It's tough to see through the dust clouds that swirl about the allied tank columns on the road to Baghdad -- but tougher still to see our way out of old habits of mind. The critics of the war against Saddam have been right about one thing: This war will overthrow and transform the status quo in the Middle East.
But there is another status quo that is also being overthrown and transformed -- the status quo of the transAtlantic relationship between America and Europe. And no country on Earth will have to make bigger and more difficult choices in the aftermath of this transformation than Britain.
The idea that Britain has any choices to make may sound odd to British ears. Over the past year, no theme has echoed more loudly through the British media than the claim that Britain and its leader Tony Blair are mere "poodles" following tamely at the heels of the Bush administration. From an American point of view, this self-disparaging analysis is worse than insulting -- it is bizarrely blind.
Mr. Blair's voice was the decisive one in swaying America to take its case against Iraq to the United Nations Security Council in September.
It was Mr. Blair who persuaded America to return to the Security Council in January. And it was for Mr. Blair's sake that George W. Bush gave his speech earlier this month, pledging swift post-war action on a Palestinian state.
Every instinct in Mr. Bush's political being would have told him that the time for such a speech would come after the battle (when it would have been seen as a magnanimous and unforced gift), rather than beforehand (when it looks like a nervous concession). But Mr. Blair wanted it, so Mr. Blair got it. Some poodle.
And after the war, Mr. Blair's prestige will, if possible, rise even higher in America. So what will Mr. Blair and Britain do with this influence?
The temptation will be strong to use it to restore the pre-war world: to use it abroad to mediate between Mr. Bush and the leaders of France and Germany and mend the rift between America and the Security Council; to use it at home to push Britain toward closer integration with the European Union.
But there is another way. Instead of using his transAtlantic clout to help others, Mr. Blair could use it for the benefit of Britain. You can see why many French politicians dream of a world in which, in a future crisis, the president of the United States picks up the phone and makes his first call to the president of Europe, not the prime minister of Great Britain.
But why would Britain want it? When British leaders began pushing the country toward the EU back in the 1970s, they did so because they feared those phone calls would stop coming, that the relative decline in Britain's economic and military power would reduce an independent Britain to a third-tier power, well behind Japan and the rest of Europe.
Those fears look outdated today. After five decades of European integration, Britain still wields more military power than the rest of Europe combined.
And the promise of a "strong Europe" suddenly looks wholly fictional. The French attempt to devise a "European" policy opposed to that of America bumped up against the hard fact that the large majority of the countries of Europe feel they have much more to gain -- and fear -- from America than from France. Meanwhile, Britain continues to prove itself the most dynamic large economy in the continent.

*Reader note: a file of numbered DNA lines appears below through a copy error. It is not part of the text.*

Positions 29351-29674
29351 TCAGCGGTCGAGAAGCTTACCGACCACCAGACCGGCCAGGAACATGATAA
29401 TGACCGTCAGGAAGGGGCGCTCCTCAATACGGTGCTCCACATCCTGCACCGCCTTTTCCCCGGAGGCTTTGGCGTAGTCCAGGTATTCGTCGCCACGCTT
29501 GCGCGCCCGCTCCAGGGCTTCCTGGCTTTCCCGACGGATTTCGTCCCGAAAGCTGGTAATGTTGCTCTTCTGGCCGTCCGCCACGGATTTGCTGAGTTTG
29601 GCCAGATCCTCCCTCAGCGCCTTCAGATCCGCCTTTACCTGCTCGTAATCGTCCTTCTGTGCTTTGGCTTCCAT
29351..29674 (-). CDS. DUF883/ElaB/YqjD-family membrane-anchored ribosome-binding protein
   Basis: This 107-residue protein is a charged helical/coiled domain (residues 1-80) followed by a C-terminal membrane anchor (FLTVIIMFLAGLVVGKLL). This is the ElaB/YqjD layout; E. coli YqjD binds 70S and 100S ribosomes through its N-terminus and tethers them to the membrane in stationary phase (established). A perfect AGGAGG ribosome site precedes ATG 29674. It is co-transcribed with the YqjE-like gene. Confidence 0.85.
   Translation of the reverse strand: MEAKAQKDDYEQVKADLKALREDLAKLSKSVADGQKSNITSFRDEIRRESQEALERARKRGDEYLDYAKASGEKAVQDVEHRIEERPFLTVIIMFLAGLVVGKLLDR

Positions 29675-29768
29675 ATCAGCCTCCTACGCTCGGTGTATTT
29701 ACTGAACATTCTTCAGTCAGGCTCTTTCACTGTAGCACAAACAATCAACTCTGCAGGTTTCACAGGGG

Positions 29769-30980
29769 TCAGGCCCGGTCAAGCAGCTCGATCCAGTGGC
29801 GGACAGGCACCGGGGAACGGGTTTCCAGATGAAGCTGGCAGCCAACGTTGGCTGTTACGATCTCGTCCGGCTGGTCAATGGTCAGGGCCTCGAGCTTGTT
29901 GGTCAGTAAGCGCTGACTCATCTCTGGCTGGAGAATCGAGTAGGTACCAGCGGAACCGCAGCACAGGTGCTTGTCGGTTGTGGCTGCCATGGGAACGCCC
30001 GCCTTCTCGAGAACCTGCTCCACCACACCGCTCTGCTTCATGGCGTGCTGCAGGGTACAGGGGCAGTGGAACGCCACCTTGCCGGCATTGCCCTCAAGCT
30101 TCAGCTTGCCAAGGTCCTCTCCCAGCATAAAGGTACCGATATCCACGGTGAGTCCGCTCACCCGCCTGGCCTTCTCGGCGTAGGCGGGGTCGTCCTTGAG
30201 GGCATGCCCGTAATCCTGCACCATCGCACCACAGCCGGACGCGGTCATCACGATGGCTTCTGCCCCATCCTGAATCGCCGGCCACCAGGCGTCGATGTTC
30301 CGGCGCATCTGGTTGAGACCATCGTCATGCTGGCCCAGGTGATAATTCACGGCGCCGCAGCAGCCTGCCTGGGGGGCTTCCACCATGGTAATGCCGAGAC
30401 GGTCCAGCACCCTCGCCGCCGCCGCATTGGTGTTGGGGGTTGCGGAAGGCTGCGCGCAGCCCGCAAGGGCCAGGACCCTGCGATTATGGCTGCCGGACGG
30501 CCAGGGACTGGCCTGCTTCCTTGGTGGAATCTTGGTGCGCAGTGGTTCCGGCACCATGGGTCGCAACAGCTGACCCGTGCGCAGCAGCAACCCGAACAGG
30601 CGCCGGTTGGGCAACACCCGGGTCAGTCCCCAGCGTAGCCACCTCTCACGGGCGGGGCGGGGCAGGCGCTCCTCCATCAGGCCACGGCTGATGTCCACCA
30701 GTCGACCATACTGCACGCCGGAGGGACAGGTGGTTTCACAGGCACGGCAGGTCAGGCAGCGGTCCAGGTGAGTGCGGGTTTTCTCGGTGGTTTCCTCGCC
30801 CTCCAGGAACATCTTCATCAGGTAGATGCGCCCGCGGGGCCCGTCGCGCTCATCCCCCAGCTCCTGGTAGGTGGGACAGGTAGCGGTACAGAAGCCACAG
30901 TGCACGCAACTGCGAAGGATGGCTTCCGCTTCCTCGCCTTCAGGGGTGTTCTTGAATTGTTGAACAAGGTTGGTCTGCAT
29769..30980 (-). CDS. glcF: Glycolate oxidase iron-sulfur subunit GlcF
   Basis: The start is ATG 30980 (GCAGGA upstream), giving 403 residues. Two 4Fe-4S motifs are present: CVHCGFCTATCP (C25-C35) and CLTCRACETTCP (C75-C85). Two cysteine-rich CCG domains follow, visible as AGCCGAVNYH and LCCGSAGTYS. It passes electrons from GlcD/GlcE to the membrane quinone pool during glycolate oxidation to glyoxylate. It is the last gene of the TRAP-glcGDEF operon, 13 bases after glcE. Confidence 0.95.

Britain doesn't need the EU to be powerful. The EU does need Britain. Doesn't that suggest that it is France and Germany that should be left to mend the fences -- while Britain seeks instead to institutionalize its renewed military alliance with America?
The great geopolitical lesson of the Iraq war is that America, despite its strength, does not wish to be a unilateral power. Americans understand and value the international legitimacy that comes from acting with others -- and are prepared to pay the political price for joint action.
On the other hand, the existing structures of multilateralism now stand condemned in American eyes. Jacques Chirac's opposition to American policy went beyond dissent, which Americans will always accept, to outright sabotage -- pressuring former French colonies, for example, to follow France's orders against America.
After this stunt, it would be a careless American president indeed who ever took an important security decision to any body in which the government of France wielded a veto.
If Britain tries to revive such multilateral bodies, it will fail. And even if it somehow succeeded, what would Britain gain? When did it become a British interest to seek to increase French political influence?
Instead, Britain should work to develop and renovate institutions that offer the Anglo-American alliance multilateral legitimation -- without a veto for governments that fundamentally oppose that alliance's purposes and values.
What would such institutions look like? They might look like NATO: a council of like-minded allies to face common security threats across the globe.
As the Iraq war demonstrates, this council already exists: it includes America and Britain, Australia and Japan, as well as other countries who recognized the threat from Iraq and were prepared to take action -- and who also already recognize the even greater threats taking shape in east Asia.
The council lacks a name and a building and a chairman, but it exists and takes decisions. And Britain matters much, much more inside this council than it ever has or could at the UN or even within the EU.
America is often glibly accused of imperialism. The accusation is not very convincing: Would the Romans have ever permitted the Gauls or the Cappadocians to do to them what the French and the Turks have done scot-free to the United States?
America craves partners -- and of all potential partners, Britain is both the most capable and the most reliable. This is not empire; this is that "role" that Dean Acheson long ago urged Britain to find.